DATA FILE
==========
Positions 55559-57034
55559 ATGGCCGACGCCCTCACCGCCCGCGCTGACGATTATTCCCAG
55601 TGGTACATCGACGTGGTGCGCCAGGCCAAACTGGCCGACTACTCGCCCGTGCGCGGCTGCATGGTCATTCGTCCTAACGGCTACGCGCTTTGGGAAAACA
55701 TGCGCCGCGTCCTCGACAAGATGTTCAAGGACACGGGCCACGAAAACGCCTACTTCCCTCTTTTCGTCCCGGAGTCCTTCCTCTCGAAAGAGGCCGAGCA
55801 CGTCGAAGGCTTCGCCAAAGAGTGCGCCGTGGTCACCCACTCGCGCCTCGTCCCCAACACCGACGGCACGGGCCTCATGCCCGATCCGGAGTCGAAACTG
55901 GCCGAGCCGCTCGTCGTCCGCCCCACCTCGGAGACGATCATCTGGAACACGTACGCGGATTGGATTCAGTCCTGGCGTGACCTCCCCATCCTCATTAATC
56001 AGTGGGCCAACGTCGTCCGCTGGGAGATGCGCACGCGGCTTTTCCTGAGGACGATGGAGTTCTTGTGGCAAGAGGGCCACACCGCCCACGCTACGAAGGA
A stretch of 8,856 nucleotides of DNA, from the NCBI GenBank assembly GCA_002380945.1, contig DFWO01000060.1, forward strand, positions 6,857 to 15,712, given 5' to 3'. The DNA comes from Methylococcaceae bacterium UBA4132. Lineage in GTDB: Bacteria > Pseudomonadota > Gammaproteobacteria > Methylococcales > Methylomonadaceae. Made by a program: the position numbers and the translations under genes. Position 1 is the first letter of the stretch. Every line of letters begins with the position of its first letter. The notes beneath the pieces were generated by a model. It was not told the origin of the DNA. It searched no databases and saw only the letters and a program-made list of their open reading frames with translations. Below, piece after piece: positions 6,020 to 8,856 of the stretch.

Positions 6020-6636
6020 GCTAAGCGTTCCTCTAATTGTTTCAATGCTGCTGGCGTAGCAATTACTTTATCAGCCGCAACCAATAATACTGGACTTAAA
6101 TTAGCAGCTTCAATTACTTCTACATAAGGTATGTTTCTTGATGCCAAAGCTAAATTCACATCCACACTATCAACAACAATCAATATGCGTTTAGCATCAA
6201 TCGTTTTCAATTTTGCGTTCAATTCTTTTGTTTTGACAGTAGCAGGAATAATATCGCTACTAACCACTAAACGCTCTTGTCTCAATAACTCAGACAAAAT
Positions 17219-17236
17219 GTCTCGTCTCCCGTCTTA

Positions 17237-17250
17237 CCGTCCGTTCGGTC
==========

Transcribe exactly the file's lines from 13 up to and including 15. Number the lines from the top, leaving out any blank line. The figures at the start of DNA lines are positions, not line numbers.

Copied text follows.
Positions 17219-17236
17219 GTCTCGTCTCCCGTCTTA

Positions 17237-17250